Come to think of it, that could be useful for another set of Kimberly Clark customers, too. Obviously, different positioning, imagery and langauge would be key, but the same basic data would be helpful for Depends users, who are getting younger all the time.

Saturday, August 8, 2009

Redefining Multi-Channel Retailing to Get Results

Health care is top of mind for lots of folks, these days as health care reform seems hopelessly bogged down in Congress. Meanwhile, costs continue to escalate. It's well-documented that providing home care is far less costly, more comfortable and potentially more effective than caring for patients in the hospital. And effective home care for chronic conditions can even help to avoid hospitalization entirely. Home care has been a fragmented industry about which information on effectiveness, patient satisfaction and comparison pricing has been hard to get.

Enter Walgreens. I've written before about the drugstore chain's move to provide in-store clinics for walk-in patients as well as clinics that operate at company workplaces, like Disney World in Orlando and Harrah’s in Las Vegas. In a throw-back to the days when doctors made housecalls, Walgreens is now offering home health services.

Through its acquisition of OptionCare, Walgreens delivers home infusion, respiratory/oxygen and medical equipment services through more than 100 accredited home care facilities in 36 states. The extension into home care means Walgreens can meet its customers' OTC and prescription needs, as well as their needs for infusion services, respiratory therapies and durable medical equipment.

In some ways, the move parallels Best Buy's acquisition of the Geek Squad, which extended the retailer into helping customers make their consumer electronics work. This is a new type of multi-channel retailing. It's not just about store, mail, web and phone orders.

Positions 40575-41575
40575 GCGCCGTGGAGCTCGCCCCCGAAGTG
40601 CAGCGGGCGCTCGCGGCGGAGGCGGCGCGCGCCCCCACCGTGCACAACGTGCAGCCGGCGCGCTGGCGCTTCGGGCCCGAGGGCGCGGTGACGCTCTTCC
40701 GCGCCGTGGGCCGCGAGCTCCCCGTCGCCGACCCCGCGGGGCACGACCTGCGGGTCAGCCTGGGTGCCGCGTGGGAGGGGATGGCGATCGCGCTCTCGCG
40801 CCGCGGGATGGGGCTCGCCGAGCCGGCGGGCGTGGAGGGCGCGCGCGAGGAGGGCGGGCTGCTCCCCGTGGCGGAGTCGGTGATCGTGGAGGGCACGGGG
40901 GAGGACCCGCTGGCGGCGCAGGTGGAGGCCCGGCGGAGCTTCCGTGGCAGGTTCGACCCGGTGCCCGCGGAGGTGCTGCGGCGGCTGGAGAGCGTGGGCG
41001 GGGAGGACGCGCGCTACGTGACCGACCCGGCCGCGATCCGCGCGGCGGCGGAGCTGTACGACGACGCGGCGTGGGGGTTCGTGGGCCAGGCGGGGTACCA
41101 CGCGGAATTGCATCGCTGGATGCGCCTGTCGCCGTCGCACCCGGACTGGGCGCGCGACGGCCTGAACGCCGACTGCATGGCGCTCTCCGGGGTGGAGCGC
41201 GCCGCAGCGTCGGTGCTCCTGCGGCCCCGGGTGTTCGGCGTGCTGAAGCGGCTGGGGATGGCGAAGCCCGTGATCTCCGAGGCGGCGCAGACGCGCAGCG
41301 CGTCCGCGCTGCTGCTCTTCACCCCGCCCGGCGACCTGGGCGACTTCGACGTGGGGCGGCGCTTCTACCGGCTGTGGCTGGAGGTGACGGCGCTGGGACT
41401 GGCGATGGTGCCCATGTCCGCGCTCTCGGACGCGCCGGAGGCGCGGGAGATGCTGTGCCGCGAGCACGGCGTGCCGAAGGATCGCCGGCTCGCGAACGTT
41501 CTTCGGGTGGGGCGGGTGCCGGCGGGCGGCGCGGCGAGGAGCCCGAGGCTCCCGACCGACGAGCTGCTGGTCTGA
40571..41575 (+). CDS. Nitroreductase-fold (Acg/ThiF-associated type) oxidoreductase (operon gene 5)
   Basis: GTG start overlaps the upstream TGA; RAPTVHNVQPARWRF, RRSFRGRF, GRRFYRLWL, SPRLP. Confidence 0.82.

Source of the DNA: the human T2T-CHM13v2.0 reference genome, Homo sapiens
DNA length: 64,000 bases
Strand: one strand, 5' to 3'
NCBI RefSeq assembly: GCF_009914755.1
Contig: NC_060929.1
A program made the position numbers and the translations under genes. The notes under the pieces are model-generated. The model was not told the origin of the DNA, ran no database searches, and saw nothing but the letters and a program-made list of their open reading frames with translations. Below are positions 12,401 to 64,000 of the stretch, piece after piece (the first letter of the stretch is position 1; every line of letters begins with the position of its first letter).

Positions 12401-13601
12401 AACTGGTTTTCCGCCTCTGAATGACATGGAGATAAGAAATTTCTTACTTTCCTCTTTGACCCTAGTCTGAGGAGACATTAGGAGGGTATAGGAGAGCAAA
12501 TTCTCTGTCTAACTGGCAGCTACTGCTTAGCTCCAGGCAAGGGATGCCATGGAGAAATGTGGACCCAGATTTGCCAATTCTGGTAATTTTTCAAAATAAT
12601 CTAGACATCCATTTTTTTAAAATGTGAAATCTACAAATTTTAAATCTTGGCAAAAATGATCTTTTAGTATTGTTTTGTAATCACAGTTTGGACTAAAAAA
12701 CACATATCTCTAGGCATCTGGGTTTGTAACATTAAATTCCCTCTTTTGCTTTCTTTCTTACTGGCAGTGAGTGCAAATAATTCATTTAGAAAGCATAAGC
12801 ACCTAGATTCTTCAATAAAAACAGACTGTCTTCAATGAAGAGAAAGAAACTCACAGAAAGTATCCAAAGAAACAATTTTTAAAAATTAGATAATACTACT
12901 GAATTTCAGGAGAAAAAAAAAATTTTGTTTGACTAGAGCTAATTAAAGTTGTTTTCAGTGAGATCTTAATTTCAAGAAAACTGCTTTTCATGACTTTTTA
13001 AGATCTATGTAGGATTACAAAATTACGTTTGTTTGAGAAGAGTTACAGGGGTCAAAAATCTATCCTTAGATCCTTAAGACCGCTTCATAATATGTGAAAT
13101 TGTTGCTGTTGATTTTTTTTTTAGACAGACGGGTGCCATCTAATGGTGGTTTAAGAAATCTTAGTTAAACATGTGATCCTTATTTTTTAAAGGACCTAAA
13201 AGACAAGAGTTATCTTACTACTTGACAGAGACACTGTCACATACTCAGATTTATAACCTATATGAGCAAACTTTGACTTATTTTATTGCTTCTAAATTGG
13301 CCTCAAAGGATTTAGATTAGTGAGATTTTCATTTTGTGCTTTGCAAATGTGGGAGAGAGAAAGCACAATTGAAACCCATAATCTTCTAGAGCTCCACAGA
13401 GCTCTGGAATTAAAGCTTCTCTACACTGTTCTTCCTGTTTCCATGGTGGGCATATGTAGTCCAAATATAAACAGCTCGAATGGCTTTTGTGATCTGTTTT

Best Buy's in-home services represent a move out of consumer electronics retailing and into home integration or simply into making stuff work. Similarly, Walgreens in-home services represent a move out of the drugstore category and into longevity or independent living.

Which retailer will be next to see the opportunity to redefine multi-channel and transcend their category?

Thursday, August 6, 2009

Going Green to Broaden Appeal

The recession has breathed new life into doing it ourselves. Whether it's home cooking, sewing, entertaining at home, or home repair, consumers of all ages are doing more of it. As home sales have dropped off a cliff, home center stores like Lowe's and Home Depot have repositioned themselves away from home improvement and toward home repair.

Our work in the category shows these two locked in a battle for share. A year ago, Home Depot looked to be on the decline but more recently has been resurgent in multiple markets. We conducted research with homeowners this Spring that showed Home Depot was distinctive in its appeal to 30-year old homeowners. Teaching homeowners to rely on the home center when they're young is a strategy for assuring customer loyalty as they grow up.

Yesterday, the Home Depot Foundation and Habitat for Humanity International announced they are expanding their Partners in Sustainable Building program into a $30 million, five-year effort to construct at least 5,000 homes to meet Energy Star guidelines, or even higher green building standards. Given millennial interest in doing good and all things green, this promotion may grow and strengthen Home Depot's hold on this prized target. As Carol Phillips pointed out in a recent blog post: "Gen. Y is on track to become the greenest and most humanitarian generation in U.S. history. If one wants to do business with them they had better be very green and very nice to their fellow mankind."

In a category where merchandise and store experience are largely the same, social conscience and social responsibility may help consumers tell brands apart. Could be good news for causes, and brands that embrace them.